Fifth good thing: mini-date with mek! Watchin' Elementary and falling asleep, because it's me. Yay!!
Sixth good thing: Not actually my good thing to share, so I won't yet, but someone I love very much called me with a really exciting and lovely piece of news, and I am proud of them.
I think that's a good place to stop for the night. I wrote most of my post about pronouns last night, I'll try posting that tomorrow if I can.
(tomorrow I do not have dancing plans, just go to work, go to the dentist, go home and lounge and maybe do some laundry or room cleaning if I'm *really* impressive. I am quite looking forward to the change of pace.)
1: The spiritual successor to Dinosaur Sashay, which was the house I lived in before I lived in Abbess Radcliffe's Sanctuary for the Encouragement of Sin.
* Make a blog post about the reading I've done for uni so far (aahahaha before I start my essay reading)
* Start my essay reading, plan my written pieces including the fucking essay on obesity and it's relationship to hypertensive disorders (I could have picked gestational diabetes but I think that will involve too much cranky and awfulness tbh). So to break it down: 2 essay plans and start the reading for both (need at least 10 references for each).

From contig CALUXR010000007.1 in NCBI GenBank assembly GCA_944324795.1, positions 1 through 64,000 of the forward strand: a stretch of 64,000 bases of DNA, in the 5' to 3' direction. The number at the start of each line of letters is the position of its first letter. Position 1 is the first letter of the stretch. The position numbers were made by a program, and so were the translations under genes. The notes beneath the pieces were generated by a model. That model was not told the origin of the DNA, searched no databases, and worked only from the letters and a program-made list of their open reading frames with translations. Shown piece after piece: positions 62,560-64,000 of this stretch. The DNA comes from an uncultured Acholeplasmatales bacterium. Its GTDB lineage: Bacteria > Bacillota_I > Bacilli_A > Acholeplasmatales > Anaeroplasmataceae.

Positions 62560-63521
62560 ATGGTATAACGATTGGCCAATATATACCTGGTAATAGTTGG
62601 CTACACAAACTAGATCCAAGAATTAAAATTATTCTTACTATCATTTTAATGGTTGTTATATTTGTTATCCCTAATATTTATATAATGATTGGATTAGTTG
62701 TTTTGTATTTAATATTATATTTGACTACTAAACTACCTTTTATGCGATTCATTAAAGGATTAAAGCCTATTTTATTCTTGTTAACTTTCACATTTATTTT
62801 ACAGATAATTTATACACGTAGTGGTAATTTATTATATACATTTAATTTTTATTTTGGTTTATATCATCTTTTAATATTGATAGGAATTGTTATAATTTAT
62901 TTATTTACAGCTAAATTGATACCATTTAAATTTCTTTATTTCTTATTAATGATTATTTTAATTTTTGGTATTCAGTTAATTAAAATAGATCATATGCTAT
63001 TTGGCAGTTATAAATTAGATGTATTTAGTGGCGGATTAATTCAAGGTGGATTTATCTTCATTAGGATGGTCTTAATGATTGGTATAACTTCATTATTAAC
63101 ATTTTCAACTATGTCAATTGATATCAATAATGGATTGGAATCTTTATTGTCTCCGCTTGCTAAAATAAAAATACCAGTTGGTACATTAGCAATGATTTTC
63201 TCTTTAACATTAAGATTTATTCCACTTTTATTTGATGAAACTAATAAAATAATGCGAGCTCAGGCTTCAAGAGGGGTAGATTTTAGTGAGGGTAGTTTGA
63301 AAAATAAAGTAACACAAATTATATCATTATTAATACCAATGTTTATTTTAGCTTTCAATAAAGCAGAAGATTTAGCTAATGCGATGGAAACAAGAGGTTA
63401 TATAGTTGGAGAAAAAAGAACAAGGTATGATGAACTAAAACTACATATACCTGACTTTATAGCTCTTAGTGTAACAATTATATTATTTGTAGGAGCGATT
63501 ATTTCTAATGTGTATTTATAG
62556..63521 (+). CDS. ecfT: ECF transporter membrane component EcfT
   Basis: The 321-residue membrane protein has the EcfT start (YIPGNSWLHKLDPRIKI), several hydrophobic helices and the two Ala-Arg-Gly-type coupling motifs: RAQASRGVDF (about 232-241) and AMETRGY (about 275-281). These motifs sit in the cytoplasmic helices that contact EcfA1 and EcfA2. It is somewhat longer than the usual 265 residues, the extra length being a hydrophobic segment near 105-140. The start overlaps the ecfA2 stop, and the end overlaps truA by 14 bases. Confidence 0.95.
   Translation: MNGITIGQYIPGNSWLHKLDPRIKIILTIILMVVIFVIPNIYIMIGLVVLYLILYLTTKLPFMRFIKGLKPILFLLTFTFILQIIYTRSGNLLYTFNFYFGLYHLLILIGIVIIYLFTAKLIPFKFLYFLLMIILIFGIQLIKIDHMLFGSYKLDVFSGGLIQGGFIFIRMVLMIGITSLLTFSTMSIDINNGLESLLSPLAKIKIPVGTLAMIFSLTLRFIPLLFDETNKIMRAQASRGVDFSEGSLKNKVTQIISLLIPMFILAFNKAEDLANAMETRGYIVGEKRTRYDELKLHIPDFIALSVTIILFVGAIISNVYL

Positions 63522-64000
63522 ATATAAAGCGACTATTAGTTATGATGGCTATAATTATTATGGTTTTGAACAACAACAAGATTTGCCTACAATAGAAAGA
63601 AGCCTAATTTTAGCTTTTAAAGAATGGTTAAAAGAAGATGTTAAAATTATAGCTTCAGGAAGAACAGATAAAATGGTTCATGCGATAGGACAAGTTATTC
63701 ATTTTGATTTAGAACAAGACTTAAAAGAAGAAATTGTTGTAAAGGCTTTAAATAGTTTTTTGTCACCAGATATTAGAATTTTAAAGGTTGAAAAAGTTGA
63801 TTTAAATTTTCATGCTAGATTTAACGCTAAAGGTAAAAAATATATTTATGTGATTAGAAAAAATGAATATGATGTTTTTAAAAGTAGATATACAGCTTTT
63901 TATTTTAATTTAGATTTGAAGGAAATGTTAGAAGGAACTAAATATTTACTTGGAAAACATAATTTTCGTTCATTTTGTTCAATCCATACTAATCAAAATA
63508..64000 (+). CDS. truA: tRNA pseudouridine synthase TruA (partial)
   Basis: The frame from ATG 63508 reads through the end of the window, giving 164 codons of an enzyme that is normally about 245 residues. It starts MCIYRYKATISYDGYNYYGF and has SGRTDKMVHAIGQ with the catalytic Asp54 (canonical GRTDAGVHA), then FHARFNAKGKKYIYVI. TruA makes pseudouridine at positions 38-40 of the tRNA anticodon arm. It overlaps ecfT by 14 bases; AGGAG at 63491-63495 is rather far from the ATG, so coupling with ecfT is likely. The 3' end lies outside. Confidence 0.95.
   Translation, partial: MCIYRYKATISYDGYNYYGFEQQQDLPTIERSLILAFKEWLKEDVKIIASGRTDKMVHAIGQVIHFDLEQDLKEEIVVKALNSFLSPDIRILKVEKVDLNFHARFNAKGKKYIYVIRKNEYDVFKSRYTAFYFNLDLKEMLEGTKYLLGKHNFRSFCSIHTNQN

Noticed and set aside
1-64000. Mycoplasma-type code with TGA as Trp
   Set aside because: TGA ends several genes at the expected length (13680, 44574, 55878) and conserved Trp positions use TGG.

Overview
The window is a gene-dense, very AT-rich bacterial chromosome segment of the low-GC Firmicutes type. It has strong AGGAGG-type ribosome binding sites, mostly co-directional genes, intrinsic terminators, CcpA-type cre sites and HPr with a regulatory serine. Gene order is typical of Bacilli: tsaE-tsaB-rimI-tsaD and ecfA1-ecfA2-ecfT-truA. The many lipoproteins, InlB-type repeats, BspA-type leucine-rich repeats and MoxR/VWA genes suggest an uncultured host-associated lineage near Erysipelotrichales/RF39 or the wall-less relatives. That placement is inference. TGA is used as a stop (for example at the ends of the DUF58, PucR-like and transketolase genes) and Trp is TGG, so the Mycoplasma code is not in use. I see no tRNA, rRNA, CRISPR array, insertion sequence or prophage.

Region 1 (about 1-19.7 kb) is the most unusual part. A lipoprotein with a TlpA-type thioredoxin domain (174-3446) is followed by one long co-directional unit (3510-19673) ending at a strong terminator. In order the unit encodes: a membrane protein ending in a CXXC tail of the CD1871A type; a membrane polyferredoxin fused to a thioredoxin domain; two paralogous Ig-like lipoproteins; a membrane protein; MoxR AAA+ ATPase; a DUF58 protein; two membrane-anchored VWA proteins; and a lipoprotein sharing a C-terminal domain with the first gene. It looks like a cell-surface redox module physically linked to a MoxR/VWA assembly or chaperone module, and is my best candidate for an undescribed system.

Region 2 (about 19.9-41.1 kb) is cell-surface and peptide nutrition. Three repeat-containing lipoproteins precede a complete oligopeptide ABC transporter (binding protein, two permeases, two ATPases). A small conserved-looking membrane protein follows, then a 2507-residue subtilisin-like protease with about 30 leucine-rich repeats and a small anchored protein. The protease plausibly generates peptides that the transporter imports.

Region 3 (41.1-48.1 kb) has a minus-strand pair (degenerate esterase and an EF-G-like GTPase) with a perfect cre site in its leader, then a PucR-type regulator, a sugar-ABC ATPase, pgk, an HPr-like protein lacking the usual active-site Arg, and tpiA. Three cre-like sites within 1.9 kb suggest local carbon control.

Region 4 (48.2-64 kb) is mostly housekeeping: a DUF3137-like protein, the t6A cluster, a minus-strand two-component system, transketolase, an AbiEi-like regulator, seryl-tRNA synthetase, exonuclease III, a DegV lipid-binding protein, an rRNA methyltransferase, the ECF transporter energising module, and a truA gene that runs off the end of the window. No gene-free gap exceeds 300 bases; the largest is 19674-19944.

* Revise gently pathophysiology stuff - need to make a more specific list for this to be useful, so hey:
* Make a list of pathophysiology stuff to revise. Make it compatible for Complex P&B revision too, because that'd be smart.
* Do 3 case studies by researching them in detail for Complex, and then do at least 2 as though they were on the exam, and work out where the gaps in my knowledge are in relation to obvious things.
* Revise the RANZCOG fetal surveillance topics and maybe actually do the online course so I can have a shiny certificate.
* Write up some of the stuff I've been thinking about for posts for The Conversationalist - at least 2 posts and *whoa* there's a lot of stuff.
* Try and read 1 article on each of the major topics covered by Complex P&B where I *know* the lecture notes are inadequate, and try and read through the relevant textbook chapters for those (there's about 5 major topics, maybe a few more).
None of this is urgent, but it will be a massive gift to future me who has exams. And essays due in early May.
I need to finish futzing around with some stuff on this GURPS thing I'm noodling around on, then probably get someone to playtest it. *swats ravenpenny* YES, I AM ALREADY THINKING OF YOU; STOP WAVING YOUR HAND. I'LL TELL YOU WHEN IT'S READY.